To be sure, early in the process of discipleship, the emphasis for the new believer is learning the Word of God. New believers need a radical reorientation of their minds in order to develop a Biblical worldview. Gaining information from the Bible is absolutely critical all throughout one’s spiritual journey.  But it is especially vital in the early stages of spiritual growth. When we first begin the Christian life, we grow by learning lots and lots of new information.

But we must never forget that as a believer grows, more and more emphasis needs to be placed on living the Word of God – on the application of the Word of God. Growth is more than gaining knowledge about Jesus and His Word. Growth is a result of a maturing relationship with and obedience to Jesus.

With our present-day access to the internet and with the availability of teaching via podcasts and videos on You Tube and Vimeo, getting information about the Bible is easier than ever. While we recognize that there is an alarming lack of Biblical knowledge in the church, we must see that it is possible for believers in America to be in the midst of an information feast and an application famine.

As we begin to master some of the content of the Bible, the emphasis in our growth process must become trusting and obeying, or applying what we know.

The reason many Christians fail to be transformed is because they do not ask God for the grace to “keep” the commandments. If you want your Christian life to be exciting and exhilarating then focus on obeying. Be a radical, revolutionary doer of the word! Getting knowledge without the corresponding application only leads to pride. “Knowledge puffs up” (1 Corinthians 8:1).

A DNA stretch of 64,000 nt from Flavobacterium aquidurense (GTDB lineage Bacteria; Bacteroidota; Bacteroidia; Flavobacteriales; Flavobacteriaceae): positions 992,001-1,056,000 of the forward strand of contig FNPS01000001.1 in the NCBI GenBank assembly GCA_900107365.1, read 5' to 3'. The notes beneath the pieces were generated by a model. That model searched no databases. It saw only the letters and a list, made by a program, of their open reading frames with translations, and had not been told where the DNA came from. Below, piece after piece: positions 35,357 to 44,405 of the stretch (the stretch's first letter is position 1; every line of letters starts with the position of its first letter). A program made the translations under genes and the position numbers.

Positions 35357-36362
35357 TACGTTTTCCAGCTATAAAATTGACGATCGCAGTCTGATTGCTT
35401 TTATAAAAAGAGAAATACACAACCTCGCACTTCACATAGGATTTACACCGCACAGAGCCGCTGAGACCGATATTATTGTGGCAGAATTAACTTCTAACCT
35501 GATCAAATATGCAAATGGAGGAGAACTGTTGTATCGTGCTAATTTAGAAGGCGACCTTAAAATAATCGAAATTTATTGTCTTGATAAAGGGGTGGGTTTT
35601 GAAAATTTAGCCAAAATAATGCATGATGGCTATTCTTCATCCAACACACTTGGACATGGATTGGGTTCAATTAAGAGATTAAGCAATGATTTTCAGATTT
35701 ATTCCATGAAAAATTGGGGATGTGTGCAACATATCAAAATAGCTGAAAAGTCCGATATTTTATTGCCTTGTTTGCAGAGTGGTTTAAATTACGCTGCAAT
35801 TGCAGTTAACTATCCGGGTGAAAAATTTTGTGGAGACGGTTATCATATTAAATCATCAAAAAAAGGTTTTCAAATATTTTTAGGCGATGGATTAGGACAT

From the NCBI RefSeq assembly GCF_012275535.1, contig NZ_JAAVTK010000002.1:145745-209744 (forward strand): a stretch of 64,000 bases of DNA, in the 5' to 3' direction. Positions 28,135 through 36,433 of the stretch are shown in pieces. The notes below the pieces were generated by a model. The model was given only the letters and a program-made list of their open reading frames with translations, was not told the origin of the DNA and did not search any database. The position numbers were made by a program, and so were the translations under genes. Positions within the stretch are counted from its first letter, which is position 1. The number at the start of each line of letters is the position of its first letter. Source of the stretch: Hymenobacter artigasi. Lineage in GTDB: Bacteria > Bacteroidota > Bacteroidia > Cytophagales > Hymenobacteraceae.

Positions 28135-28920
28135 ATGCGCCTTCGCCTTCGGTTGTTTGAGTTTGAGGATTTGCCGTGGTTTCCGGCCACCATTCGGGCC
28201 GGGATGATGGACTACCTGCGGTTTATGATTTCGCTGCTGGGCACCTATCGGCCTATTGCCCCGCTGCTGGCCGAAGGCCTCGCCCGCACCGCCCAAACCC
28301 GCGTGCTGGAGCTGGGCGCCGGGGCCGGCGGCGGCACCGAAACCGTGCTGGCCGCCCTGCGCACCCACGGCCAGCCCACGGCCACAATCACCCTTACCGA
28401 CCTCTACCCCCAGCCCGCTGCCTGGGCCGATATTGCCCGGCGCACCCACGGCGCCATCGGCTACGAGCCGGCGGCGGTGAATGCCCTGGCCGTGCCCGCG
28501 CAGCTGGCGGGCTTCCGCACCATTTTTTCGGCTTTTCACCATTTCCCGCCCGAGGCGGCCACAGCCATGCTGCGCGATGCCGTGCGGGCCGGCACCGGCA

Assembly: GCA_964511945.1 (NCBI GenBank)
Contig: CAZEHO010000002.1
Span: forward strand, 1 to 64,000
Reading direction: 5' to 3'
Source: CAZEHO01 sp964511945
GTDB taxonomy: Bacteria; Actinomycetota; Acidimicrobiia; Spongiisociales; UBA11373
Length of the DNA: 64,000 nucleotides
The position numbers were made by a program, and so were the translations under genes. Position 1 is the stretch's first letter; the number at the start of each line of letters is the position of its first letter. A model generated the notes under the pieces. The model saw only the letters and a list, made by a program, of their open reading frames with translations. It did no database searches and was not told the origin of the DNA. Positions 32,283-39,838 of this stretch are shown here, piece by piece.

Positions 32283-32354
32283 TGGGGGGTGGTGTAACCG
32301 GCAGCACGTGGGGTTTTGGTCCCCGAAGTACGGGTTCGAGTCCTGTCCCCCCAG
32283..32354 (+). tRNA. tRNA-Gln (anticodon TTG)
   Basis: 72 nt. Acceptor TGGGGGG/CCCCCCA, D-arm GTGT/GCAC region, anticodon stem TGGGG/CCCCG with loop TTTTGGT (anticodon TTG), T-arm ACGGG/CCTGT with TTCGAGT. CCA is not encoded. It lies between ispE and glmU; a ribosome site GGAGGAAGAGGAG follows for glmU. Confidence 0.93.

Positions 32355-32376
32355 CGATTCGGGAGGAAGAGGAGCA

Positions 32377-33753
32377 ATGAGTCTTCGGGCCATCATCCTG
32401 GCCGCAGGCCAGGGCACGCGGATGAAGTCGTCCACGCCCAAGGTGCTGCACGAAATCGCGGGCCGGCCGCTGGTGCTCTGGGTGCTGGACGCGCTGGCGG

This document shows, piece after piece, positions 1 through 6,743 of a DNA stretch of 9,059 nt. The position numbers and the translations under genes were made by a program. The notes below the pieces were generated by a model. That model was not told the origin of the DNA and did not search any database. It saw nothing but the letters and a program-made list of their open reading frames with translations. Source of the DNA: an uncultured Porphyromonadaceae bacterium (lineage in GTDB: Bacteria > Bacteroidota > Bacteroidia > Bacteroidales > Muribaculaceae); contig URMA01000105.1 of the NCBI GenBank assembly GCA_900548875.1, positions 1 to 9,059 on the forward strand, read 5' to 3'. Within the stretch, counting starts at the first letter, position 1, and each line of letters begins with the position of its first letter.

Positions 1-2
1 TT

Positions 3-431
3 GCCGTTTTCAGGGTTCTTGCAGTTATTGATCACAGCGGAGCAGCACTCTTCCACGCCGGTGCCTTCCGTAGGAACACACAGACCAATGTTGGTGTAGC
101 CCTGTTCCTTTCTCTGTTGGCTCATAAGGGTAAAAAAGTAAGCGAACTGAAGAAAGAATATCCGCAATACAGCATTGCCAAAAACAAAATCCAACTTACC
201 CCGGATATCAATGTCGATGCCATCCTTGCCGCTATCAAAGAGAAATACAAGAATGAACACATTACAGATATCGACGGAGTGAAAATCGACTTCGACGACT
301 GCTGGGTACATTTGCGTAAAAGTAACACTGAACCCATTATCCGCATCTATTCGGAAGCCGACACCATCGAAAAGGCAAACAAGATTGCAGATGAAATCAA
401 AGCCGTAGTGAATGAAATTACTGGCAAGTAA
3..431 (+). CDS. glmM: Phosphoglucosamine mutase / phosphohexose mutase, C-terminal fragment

As you live out the Christian life, expect God to challenge you to obey Him more and more. He’ll be asking you to step out in faith to actually do what He is teaching you in His Word.

Go out on a limb for God!  Step out in obedient faith. That’s where the fruit is!

 

How do you know if you love money?

This past Sunday, Pastor Chad asked us to consider several questions to determine whether or not we love money.  Take some time to reflect, talk to God, and consider if this is an area where you need to surrender to the Lord in a greater way.

Some personal reflection/assessment questions:

  • Do I have a hard time being grateful for what I have?
  • Am I obsessed with becoming rich?
  • Do I envy rich people?
  • Do I devalue poor people?
  • Do I feel like I never have enough?
  • Am I living beyond my means?
  • Am I a “show off” with what I have?
  • Have I forgotten God as the source of everything?
  • Am I tempted to sin to acquire more?
  • Do I experience suffering because of financial decisions?
  • Do I make major decisions solely on the financial impact (marriage, children, job, family life, Etc.)
  • Do I feel inadequate, less than, or inferior when I don’t have what others have, or get to do what others do?
  • Do I have a list of reasons and justifications of why I’m entitled to have more than I do?
  • Do I keep putting myself and my family at risk for what I’m chasing in the area of finances and possessions (homes, cars, toys, gadgets, furnishings, etc.)

If you answer “yes” to some or most of these questions, you are probably dealing with a love of money on some level within your heart.  Ask the Lord to help you in this area if you find that it is a struggle for you.

Joni’s Story

In his message this past Sunday, Pastor Chad referenced an article by Joni Eareckson Tada.  Joni is the Founder and CEO of Joni and Friends International Disability Center and is an international advocate for people with disabilities. A diving accident in 1967 when she was 17 left her a quadriplegic in a wheelchair. During her rehabilitation, Joni spent long months learning how to paint with a brush between her teeth. She persistently prayed for healing.  To read the full article she wrote on why she praises God for not saying “yes” to healing her, click here.

 

Jesus and the Pharisees in Luke

by Founding Pastor Rick Duncan